Out of the employee-related cyberattacks, 75% of them are intentional. Employees who have gone ‘rogue’ or against the company due to recently being fired or past employees whose data still works within the network are the types of employees that intentionally create cyberattacks. Employees can offer their username and password to a hacker to allow the hacker to gain access into the server, system, and overall secrets behind the company. After all, it saves the hacker much time and effort because they already have the necessary information from someone within the company.

The other 25% of insider attacks are from human error and are unintentional. Phishing scams, employees accidentally giving away their credentials, downloading malware through email, and staying logged into the company’s network through a public computer are ways that employees can unintentionally create a cyber attack.

The Cybersecurity Threat Landscape

Financial services must start to recognize that being breached is more of a “when” rather than an “if.”

These firms face a long list of complex risk factors:

The number of attacks on financial services is increasing, and hackers are using phishing attacks to gain employee credentials and social engineering to narrow which employees have access to the finances of the financial institution.

According to IBM, TD Bank is taking down 12 fake LinkedIn profiles of the TD Bank CEO per month to stop employees from linking to that account.

One of the biggest challenges is the talent gap to respond and sustain the response to attacks. Primarily, financial services are always playing defense; no financial assistance gets on the offense during a cyber attack. As well, many financial services coordinate with a third-party vendor for live responses and protection but relying on third-party vendor results in a very late reaction or hackers performing cyber attacks through the third-party.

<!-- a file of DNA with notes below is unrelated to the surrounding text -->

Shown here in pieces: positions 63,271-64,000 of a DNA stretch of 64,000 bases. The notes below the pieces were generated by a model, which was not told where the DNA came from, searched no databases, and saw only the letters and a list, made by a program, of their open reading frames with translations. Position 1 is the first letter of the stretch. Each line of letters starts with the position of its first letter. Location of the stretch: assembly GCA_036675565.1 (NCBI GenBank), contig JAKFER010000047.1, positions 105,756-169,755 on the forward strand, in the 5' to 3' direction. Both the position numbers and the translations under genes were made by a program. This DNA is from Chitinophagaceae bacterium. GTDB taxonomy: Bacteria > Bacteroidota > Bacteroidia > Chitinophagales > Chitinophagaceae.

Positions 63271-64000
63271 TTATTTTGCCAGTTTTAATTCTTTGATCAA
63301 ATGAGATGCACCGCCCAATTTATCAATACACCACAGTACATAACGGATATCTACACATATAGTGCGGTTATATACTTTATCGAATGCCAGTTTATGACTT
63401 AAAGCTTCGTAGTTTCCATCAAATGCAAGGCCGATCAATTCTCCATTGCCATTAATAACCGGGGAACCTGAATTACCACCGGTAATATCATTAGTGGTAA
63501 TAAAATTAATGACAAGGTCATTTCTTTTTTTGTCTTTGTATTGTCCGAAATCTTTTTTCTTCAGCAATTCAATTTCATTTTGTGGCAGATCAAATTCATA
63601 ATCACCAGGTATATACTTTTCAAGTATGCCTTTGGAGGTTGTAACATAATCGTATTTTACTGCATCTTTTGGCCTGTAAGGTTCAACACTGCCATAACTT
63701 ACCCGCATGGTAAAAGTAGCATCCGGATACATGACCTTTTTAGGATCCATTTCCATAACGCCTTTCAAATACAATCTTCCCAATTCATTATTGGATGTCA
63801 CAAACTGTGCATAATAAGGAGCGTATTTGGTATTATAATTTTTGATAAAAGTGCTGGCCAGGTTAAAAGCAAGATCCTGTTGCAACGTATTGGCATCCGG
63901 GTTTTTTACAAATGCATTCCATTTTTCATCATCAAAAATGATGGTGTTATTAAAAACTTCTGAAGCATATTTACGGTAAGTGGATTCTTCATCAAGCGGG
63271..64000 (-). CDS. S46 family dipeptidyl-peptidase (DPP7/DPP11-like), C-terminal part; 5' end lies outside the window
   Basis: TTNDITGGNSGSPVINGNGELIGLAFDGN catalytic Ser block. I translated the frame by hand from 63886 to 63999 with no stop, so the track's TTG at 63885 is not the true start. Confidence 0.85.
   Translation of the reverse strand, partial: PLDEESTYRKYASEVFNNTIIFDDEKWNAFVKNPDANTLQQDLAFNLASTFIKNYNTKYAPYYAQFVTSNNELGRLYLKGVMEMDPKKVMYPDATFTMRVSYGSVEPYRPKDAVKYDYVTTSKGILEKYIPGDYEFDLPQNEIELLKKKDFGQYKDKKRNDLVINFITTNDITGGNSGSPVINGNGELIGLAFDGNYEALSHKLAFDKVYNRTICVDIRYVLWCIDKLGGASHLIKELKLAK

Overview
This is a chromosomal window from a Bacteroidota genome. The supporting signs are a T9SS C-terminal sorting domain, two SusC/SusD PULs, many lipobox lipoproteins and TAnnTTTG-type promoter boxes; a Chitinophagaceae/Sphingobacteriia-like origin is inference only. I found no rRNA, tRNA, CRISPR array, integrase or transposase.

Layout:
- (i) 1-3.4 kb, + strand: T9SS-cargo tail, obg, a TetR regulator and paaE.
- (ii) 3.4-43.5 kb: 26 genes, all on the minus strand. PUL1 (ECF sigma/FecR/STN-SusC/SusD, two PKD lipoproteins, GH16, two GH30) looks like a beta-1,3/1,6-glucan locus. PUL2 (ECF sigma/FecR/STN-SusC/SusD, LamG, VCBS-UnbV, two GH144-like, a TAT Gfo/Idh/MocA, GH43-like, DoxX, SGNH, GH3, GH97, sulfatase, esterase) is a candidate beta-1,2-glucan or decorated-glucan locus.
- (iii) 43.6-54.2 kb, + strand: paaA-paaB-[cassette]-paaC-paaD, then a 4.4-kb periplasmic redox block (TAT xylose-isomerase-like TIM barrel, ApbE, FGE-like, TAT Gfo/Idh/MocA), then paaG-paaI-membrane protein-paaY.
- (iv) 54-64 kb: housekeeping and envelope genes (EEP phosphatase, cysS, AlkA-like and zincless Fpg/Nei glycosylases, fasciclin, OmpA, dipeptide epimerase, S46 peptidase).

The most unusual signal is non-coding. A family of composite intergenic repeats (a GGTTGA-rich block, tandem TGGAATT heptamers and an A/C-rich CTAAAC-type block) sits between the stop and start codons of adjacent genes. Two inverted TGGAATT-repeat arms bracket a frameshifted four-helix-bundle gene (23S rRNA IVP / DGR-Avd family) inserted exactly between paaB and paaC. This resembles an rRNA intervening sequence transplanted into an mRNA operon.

Regulatory Compliance

PCI-DSS

PCI-DSS was otherwise known as the Payment Card Industry-Data Security Standard is a widely accepted set of policies and procedures intended to optimize the security of credit, debit, and cash transactions and protect cardholders against the misuse of their personal information. This compliance standard was released in 2004 by the joint-partnership of the four major credit card companies: Visa, MasterCard, Discover, and American Express.

For a financial institution to be PCI-DSS compliant, the service must obey six objectives labeled as followed:

  1. Supervisors conduct transactions in a maintained, secure network where there are firewalls that are not inconvenient to the cardholders nor vendors, but robust to be effective against potential cyber attacks.
  2. Wherever this data is stored, financial services must protect cardholder information, i.e., vital data of birth, mother’s maiden name as a standard answer to a business account, social security numbers, phone numbers, and mailing addresses. The second objective also involves digital encryption and its importance in credit-card transactions within e-commerce.
  3. The payment system must be protection against malicious activities through frequently updated anti-virus software, anti-spyware programs, and other anti-malware solutions.
  4. The access to the system information and operations must be restricted and managed by trusted employees, and every person who has computer access in the system obtains a unique and confidential ID name or number.